By Andrew Alexander Dósa

This is the first of a series on Motions to Suppress. Several important Supreme Court decisions addressed the issue of illegally obtained evidence, that is, evidence obtained by police conduct violating the constitutional freedoms of and protections for a defendant. Imagine police arbitrarily or willfully invading your home and taking what they were not permitted to take. Was there a warrant, or probable cause–a reasonable basis to believe a crime was committed rather than a desire to harass a person? What was the legitimate basis for police action? And equally
important, what is the remedy if the police/government acted wrongly?

One option was to reprimand the police/government for the offensive conduct, and still allow use of the offensively obtained evidence. In that situation, what incentive would police have to stop the unconstitutional conduct? If police could beat evidence out of you and only get a judge to say: “stop it!”, but they could still use the evidence, why would they need to change

In Silverthorne Lumber Co. v. United States (1920), 251 U.S. 385, 40 S.Ct. 182, 64 L.Ed. 319, The U.S. Supreme Court established the Exclusionary Rule. All unconstitutionally obtained evidence would be barred–the prosecutor could not offer the evidence at trial and harm the defendant.

In his 1939 opinion in Nardone v. United States, Justice Felix Frankfurter coined the phrase “fruit of the poisonous tree”. If the evidential “tree” was tainted, so also was its “fruit.” There are exceptions to the Rule. Evidence can be admitted in court 1) if it was discovered from a source independent of the illegal government activity; 2) its discovery was inevitable; or, 3) if there is a lack of connection between the illegal activity and the discovery of the evidence.

This first article will include a standard notice for a motion we drafted in a DUI case. In following articles, I will include arguments employed in other types of cases.

If you have any questions about criminal law, please do not hesitate to contact my office (by email:, or phone, 510-865-1600, the official office line, or cell, 510-333-4564). Let me know you have read this article. I welcome any thoughts or questions.



PLEASE TAKE NOTICE that on April 26, 2021 at 1:30 p.m. or as soon thereafter as the matter may be heard in Department of the above-entitled court, defendant will move this Court, pursuant to Penal Code §1538.5, to suppress all tangible and intangible evidence and observations and fruits thereof, related to an illegal search, seizure, and arrest by officers of the California Highway Patrol on or about July 3, 2020. The defendant will specifically move to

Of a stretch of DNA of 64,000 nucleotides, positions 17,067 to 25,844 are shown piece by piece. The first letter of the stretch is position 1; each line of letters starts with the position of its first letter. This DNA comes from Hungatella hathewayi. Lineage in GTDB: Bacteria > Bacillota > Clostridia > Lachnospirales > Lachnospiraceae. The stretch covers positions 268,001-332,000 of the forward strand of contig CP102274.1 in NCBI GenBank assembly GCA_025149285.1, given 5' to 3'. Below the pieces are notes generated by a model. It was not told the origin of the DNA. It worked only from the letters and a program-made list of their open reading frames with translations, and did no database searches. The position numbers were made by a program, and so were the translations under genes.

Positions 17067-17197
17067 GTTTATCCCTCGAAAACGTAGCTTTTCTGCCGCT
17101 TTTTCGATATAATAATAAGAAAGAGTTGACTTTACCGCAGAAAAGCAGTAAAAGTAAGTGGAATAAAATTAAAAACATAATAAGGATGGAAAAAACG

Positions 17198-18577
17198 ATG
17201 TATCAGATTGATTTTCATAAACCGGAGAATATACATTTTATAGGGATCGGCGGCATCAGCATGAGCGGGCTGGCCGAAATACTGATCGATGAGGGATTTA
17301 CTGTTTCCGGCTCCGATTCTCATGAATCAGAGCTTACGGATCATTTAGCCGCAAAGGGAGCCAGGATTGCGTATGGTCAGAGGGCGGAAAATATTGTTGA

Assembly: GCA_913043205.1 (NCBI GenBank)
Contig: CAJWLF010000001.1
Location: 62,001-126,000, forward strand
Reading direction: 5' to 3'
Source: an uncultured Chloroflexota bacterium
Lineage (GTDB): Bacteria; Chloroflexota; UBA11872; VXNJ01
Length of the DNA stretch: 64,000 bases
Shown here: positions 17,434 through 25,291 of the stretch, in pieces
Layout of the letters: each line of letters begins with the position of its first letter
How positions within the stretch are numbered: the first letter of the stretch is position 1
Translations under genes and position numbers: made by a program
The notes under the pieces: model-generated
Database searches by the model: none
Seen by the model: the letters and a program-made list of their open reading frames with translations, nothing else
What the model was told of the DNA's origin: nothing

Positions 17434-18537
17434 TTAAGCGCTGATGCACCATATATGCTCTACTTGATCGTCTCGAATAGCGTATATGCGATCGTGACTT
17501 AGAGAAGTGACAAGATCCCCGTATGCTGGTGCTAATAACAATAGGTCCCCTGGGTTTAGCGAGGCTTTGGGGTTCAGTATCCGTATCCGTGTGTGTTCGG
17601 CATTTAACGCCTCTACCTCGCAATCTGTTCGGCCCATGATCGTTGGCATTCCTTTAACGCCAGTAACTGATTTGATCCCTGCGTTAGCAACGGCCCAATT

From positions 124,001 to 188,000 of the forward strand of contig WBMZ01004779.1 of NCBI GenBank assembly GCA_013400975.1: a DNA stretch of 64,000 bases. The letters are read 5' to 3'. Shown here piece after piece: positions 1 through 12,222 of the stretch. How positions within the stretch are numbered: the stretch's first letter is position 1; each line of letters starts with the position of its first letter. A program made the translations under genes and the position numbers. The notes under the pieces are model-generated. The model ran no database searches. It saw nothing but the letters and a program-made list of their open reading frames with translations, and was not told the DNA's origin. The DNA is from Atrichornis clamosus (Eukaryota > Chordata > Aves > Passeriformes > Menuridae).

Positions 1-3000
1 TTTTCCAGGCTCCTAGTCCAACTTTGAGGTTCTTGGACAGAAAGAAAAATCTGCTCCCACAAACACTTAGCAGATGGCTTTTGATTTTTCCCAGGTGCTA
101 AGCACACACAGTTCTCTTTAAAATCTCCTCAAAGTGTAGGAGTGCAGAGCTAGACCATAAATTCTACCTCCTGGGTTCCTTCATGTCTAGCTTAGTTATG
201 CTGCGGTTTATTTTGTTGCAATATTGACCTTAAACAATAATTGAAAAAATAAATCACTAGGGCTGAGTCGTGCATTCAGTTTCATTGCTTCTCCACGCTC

suppress any and all evidence found in Mr. Smith’s car, or on the person of Mr. Smith on July 3, 2020, all the observations and tests and findings of the CHP Officers, and all the statements and admissions/confessions made by Mr. Smith, all related to the stop and arrest of defendant for alleged violations of Vehicle Code Sections 23152(a) and 23152(b).

This motion will be based on this notice and motion, the memorandum of points and authorities, the United States and California Constitutions, the California Penal Code, and the Vehicle Code, the records and files of this matter, and upon such other and further oral and or documentary evidence as may be presented at the hearing on the motion, and is based on the grounds that Mr. Smith was illegally stopped and therefore illegally arrested. Thus, any and all corresponding observations made after the fact and any and all statements/admissions/confessions of defendant are fruits of the poisonous tree and are inadmissible for purposes of prosecution; thus, the prosecution will be left without evidence against defendant.

In installment 2, we will include the introductory legal authorities for the motion.

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